And, thanks to the deft physical transformation applied by the multiple Oscar-winning special effects makeup wiz Kazu Hiro (“Bombshell,” “Darkest Hour”) — who first worked with Fincher on “The Curious Case of Benjamin Button” — Herriman gave the definitive Manson portrayal for the streamer. But we’ve come to expect nothing less from Hiro, the master at reconstructing iconic historical figures. It’s all the more impressive when there’s no physical resemblance, which was the case here with Herriman nearly five inches taller than the diminutive Manson and possessing different facial traits.
Charles Manson sculpture over a Damon Herriman life cast
Directed by David Fincher · 2002
Screenplay by David Koepp.
When intruders break into her new home searching for a missing fortune, a divorced woman and her diabetic daughter take refuge in the house’s fortress-like safe room.
Panic Room – 1.17.00
Panic Room – 2.15.00
Panic Room – 10.9.00
Panic Room – Color 2.8.01
Panic Room – Pitch
Michele K. Short / Netflix
The Netflix original drama series Mindhunter is one of the best shows on television. It’s compelling and challenging in the best way, as it traces the early days of the FBI’s Behavioral Science Unit through the eyes of a pair of ambitious yet troubled detectives who spend their time interviewing serial killers, looking for insight that could help them catch future killers. It’s also a wildly cinematic show, which should come as no surprise given that it hails from executive producer and director David Fincher.
Season 1 of the series was focused on the origins of the Behavioral Science Unit and found Jonathan Groff’s Holden Ford, Holt McCallany’s Bill Tench, and Anna Torv’s Wendy Carr working mostly out of Quantico and conversing in interrogation rooms. The tremendous second season of the series, however, saw Ford and Tench forced to move into the field as the FBI is called in to consult on the “Atlanta Child Murders” and help track down a serial killer in Georgia.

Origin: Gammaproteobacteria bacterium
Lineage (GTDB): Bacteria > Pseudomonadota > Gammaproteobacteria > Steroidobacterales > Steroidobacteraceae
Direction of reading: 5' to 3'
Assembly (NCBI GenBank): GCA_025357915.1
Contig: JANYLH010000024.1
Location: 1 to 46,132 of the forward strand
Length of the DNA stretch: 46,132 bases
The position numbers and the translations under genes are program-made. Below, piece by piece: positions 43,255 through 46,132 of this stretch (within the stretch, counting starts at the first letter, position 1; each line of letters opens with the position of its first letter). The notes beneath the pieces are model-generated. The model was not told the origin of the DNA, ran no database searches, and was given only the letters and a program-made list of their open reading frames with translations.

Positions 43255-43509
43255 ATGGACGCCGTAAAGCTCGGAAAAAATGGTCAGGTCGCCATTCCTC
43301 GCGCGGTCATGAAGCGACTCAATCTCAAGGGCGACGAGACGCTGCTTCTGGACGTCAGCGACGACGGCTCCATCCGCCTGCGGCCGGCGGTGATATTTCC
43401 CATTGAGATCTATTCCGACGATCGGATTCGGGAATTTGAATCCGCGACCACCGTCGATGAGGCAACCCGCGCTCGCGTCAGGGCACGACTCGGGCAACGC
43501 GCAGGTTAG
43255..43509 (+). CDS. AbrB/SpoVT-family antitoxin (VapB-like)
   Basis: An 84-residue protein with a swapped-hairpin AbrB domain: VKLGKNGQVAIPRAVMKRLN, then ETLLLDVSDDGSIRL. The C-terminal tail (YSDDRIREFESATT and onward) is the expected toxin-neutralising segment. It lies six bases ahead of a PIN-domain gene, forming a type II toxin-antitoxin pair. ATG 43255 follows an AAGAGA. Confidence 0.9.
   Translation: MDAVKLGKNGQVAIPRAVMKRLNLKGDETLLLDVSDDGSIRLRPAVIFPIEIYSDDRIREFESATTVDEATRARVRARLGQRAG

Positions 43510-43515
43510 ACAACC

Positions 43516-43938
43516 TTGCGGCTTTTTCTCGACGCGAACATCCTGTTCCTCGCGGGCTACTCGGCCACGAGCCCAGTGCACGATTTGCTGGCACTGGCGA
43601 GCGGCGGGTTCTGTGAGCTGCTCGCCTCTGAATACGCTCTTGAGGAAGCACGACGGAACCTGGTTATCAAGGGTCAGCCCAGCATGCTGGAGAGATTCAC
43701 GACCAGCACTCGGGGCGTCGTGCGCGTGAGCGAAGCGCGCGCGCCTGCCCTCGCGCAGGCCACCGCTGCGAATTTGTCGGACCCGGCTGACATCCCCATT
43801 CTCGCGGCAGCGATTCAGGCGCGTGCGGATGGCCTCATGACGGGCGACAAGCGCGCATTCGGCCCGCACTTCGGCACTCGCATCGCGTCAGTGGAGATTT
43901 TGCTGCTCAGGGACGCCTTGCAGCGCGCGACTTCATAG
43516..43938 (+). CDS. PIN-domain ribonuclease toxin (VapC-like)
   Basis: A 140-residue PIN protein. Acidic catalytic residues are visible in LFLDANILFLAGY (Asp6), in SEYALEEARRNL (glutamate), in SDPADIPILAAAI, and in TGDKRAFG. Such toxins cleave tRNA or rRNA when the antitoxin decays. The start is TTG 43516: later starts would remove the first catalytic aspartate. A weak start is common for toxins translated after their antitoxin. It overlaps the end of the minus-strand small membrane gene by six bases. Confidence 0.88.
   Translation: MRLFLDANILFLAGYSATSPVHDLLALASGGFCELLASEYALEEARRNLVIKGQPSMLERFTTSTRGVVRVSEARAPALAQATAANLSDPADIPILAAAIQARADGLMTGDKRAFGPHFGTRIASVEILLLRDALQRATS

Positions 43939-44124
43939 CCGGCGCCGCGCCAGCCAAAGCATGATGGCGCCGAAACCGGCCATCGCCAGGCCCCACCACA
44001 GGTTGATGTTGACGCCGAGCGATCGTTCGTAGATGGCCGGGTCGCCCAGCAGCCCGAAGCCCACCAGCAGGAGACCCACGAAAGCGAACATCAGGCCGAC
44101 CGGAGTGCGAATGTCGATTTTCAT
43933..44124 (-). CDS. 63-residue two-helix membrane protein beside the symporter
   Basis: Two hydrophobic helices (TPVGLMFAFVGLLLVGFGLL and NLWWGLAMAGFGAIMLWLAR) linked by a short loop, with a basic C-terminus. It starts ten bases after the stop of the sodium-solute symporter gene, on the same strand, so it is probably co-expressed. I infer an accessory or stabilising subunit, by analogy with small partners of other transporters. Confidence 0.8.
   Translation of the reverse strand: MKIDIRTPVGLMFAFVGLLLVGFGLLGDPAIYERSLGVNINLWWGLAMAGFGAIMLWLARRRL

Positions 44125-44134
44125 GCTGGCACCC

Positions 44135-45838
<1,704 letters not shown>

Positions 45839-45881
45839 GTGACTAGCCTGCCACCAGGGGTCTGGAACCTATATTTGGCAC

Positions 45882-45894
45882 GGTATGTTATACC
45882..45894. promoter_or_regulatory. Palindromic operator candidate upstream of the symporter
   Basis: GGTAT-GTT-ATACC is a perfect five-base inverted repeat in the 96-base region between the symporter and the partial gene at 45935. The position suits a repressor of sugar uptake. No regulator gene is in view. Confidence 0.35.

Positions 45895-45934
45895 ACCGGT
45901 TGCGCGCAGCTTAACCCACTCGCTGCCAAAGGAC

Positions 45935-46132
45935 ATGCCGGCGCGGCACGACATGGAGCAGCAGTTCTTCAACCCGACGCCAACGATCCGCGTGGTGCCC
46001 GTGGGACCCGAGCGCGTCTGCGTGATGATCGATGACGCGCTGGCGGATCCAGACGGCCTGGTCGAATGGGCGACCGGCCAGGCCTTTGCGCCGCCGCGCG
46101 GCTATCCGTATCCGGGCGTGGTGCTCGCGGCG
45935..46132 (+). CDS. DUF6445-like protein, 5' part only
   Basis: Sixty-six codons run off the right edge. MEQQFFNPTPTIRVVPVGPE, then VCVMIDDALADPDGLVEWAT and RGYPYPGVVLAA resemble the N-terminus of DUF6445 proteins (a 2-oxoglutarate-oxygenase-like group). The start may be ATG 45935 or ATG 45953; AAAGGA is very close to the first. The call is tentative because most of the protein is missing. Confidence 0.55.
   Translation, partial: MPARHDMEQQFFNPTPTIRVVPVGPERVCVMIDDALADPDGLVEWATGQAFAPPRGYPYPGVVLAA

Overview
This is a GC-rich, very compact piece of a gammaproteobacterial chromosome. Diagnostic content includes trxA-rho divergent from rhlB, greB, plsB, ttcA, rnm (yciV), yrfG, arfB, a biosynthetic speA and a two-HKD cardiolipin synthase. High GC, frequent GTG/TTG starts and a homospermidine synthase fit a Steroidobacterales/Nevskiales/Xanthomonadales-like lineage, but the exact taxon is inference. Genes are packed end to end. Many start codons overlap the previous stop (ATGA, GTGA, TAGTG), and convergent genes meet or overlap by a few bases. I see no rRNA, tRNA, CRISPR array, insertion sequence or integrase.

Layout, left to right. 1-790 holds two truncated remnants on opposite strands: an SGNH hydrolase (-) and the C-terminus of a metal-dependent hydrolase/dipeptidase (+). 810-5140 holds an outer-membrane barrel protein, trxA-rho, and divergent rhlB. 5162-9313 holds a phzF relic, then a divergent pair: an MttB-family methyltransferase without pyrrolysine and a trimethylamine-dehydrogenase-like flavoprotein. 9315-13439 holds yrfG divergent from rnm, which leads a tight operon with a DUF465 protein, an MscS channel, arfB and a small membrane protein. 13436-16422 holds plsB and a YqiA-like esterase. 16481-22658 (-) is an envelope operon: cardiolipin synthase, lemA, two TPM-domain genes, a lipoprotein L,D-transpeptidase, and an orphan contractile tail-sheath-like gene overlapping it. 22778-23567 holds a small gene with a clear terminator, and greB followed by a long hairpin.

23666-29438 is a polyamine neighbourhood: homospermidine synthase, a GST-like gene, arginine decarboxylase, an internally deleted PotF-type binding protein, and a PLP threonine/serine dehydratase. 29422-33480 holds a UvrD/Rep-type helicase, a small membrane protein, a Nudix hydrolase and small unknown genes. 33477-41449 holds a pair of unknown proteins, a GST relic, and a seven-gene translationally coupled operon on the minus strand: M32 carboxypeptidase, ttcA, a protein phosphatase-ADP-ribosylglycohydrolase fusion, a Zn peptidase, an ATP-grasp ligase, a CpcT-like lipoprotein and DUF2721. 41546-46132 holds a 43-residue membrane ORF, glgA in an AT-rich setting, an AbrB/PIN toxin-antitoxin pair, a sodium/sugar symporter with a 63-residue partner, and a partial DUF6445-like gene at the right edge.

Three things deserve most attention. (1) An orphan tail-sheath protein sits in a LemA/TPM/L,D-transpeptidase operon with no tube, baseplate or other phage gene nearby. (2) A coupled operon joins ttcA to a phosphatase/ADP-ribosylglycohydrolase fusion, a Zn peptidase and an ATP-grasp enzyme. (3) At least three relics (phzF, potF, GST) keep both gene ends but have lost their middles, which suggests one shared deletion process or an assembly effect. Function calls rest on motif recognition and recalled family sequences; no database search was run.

This posed unique challenges and wonderful opportunities for the Mindhunter production team, as cinematographer Erik Messerschmidt told me in an extended interview I conducted by phone back in April. Messerschmidt worked on Season 1 of the series and returned for Season 2, for which he served as director of photography on all nine episodes—a rarity in the television world. During our interview, Messerschmidt talked about why they decided he should be the cinematographer on every episode and offered tremendous insight into how this impeccably crafted show is made. He discussed the intense planning that he and Fincher went through to map out the visual language of Season 2, specifically speaking to how they crafted that incredible interrogation scene set entirely in a car. He also talked about the challenge of shooting a show like Mindhunter on location as the show expanded into the outside world of Atlanta, and what his role as the “visual constant” was like when working with directors Andrew Dominik and Carl Franklin on the season’s later episodes.
With reports having surfaced that a potential Mindhunter Season 3 is “on hold” for the moment while Fincher focuses on making a film, I also asked Messerschmidt about the likelihood of a third season happening. And since Messerschmidt served as Fincher’s cinematographer on his upcoming Netflix film Mank—which is presented in black-and-white and chronicles the making of Citizen Kane—I asked about his experience working on that highly anticipated feature film.
If you’re at all interested in how the Mindhunter team was able to achieve such a handsome, controlled aesthetic this interview offers invaluable insight into that process, and what a collaboration between Fincher and his DP looks like on a longform series. With any luck this excellent show will be rightly recognized by the Emmys folks come voting time…
June 30, 2020
RED Digital Cinema
RED is Behind the Look with Erik Messerschmidt, ASC who brings a gentle, elegant visual sensibility to the Netflix series MINDHUNTER. We screen and breakdown pivotal shots from Season Two of this crime thriller, and discuss what it’s like to collaborate with the legendary David Fincher.